It was a momentous result after months of hard campaigning. A Catholic country which adopted a pro-life legislation following a papal visit in the 1970’s, comprehensively voted to make abortions legal.
As the dust settles there seems to be the usual murmurings from the losing side to the tune of: ‘we will continue the fight,’ or accusations of people being misled through misinformation, lies, propaganda.
One thing that’s curiously absent from the post-referendum debate are the immediate demands for a second one.
It seems as if the Irish have accepted the democratic result and, however hard it may be to swallow, are about to get on with it.
And this is quite remarkable when we fully consider just how engrained the actual pro-life law and accompanying mindset was in Ireland.
For 40 years not only were abortions illegal, but vast sways of the education system were geared towards promoting the fact.
Politicians, most columnists, priests, teachers and the law of the land were all on the same side.
And then it was all over; a generation or more’s understanding of what was morally and socially wrong was undone. What was once wrong was now right.
For forty years the UK, over the Irish Sea and contending with its own referendum hangover, has been joined to the EU. Almost every academic is pro-EU, add to that most politicians, public intellectuals, celebrities and business leaders.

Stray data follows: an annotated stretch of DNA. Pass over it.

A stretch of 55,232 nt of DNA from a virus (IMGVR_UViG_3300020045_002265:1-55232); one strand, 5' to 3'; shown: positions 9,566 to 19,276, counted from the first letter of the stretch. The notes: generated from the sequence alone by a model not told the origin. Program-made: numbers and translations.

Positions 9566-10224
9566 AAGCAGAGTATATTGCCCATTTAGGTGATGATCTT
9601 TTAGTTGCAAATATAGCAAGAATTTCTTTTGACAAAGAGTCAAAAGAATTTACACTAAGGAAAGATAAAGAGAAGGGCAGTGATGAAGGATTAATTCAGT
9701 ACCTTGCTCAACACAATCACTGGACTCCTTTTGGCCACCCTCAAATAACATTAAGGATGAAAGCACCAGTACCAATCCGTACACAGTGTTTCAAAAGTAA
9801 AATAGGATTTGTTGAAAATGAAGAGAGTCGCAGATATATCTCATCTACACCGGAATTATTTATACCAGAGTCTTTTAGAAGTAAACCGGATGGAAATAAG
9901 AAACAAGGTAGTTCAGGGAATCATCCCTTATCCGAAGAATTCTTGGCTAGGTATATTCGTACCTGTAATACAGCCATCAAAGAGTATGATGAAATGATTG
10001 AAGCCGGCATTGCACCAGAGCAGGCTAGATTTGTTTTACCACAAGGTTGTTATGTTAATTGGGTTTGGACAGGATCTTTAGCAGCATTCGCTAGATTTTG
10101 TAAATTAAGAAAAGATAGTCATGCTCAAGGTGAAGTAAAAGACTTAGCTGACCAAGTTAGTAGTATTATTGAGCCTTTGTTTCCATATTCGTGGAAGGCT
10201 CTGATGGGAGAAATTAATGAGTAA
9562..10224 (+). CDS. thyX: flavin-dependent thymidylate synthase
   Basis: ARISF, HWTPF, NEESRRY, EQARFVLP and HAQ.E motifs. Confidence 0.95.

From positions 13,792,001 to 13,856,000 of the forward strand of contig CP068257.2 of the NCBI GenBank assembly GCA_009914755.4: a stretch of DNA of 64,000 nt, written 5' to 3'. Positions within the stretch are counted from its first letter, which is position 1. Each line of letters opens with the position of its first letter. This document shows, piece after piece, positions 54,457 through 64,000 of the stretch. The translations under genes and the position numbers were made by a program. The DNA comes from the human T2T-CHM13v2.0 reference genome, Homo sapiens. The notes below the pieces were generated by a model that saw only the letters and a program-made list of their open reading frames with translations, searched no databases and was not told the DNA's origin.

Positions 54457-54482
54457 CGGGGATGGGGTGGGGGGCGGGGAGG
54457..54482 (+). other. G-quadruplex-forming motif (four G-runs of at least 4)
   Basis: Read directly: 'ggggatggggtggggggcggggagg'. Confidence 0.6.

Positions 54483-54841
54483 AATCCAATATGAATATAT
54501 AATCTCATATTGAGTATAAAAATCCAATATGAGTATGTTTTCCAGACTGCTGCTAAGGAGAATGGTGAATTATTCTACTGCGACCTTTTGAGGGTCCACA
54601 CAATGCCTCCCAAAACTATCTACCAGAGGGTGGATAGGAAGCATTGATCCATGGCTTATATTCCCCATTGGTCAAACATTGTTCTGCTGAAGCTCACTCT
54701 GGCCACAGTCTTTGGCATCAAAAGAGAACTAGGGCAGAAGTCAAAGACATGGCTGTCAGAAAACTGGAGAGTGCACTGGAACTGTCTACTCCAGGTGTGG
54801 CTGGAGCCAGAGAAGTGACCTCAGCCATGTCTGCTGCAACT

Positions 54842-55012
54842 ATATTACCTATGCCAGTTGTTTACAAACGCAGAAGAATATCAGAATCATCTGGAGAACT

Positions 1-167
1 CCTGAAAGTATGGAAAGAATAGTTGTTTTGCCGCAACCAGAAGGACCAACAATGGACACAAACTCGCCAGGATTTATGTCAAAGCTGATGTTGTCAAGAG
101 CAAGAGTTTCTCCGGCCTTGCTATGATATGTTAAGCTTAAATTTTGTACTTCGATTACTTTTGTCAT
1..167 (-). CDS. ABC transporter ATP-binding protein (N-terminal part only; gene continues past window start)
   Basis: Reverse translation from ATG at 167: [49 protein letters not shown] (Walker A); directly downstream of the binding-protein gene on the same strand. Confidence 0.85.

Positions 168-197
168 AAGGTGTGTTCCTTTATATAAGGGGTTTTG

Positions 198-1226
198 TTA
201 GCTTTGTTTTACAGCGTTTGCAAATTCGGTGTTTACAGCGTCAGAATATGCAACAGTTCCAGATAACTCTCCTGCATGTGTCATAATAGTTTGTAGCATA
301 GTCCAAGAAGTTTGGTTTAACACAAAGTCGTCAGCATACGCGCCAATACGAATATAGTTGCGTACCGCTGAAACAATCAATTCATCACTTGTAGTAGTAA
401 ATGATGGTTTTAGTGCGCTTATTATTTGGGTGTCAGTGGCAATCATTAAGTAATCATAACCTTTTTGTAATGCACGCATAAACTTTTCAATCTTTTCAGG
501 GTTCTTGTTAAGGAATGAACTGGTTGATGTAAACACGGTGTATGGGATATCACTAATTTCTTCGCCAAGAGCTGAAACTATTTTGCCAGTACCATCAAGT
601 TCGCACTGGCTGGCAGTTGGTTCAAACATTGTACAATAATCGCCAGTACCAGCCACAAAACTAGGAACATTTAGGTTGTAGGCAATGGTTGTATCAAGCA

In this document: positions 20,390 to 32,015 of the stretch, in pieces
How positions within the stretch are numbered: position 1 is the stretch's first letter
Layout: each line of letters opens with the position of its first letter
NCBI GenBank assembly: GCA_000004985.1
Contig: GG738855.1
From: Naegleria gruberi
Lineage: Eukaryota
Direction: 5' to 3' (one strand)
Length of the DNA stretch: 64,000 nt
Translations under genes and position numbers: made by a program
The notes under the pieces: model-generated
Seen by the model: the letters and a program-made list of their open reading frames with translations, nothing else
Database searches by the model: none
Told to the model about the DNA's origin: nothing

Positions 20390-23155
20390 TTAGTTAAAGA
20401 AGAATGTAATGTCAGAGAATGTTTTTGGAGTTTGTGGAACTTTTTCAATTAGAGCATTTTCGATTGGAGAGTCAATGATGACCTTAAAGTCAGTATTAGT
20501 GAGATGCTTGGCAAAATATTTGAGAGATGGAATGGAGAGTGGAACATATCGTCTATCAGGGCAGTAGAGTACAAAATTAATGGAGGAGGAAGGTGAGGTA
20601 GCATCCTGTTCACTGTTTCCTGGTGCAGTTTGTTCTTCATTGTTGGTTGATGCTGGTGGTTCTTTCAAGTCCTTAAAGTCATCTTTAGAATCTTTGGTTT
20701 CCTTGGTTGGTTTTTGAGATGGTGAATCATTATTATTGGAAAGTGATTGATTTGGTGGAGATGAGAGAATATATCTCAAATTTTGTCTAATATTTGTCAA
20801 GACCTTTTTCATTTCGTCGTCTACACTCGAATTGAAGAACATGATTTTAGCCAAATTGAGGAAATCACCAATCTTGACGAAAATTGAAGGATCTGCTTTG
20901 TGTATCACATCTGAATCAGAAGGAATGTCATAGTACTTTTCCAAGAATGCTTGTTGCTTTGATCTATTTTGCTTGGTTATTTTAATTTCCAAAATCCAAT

It’s been engrained into us by the establishmentthat this is what’s right for us – but of course that all changed in June 2016.
Forty years of continued co-existence, free trade, freedom of movement, taking on thousands of laws from Brussels, came to an abrupt end.
But then the campaign for round two started in earnest.
Last week Mainstream reported on George Soros donating six million pounds to a campaign aiming to stop Brexit; Tony Blair, Gina Miller, Nick Clegg have all called for another go; and even the House of Lords is doing its best to keep the debate alive.
But the debate is finished – it in fact finished two years ago.
The result dwarfed anything we’ve ever seen before: 17.4 million people voted to leave the EU.
Perhaps we should look over the Irish Sea and take notes on how an emotive campaign which divided sections of society, can be held, debated rigorously, and then implemented.
Perhaps we will look back on this period with regret that without properly healing about June 2016, we offered the world nothing more than a divided country, something which held us back in making the best deals that would benefit Britain post-Brexit.
The Irish, similar to us, have had a momentous social shift brought about by a referendum; they have however, shown that respecting democracy is the best chance of a nation reuniting and progressing into the future.
Thanks to those who refuse to accept democracy in the UK, we are currently a long way off from the Irish: it’s time we learnt from them.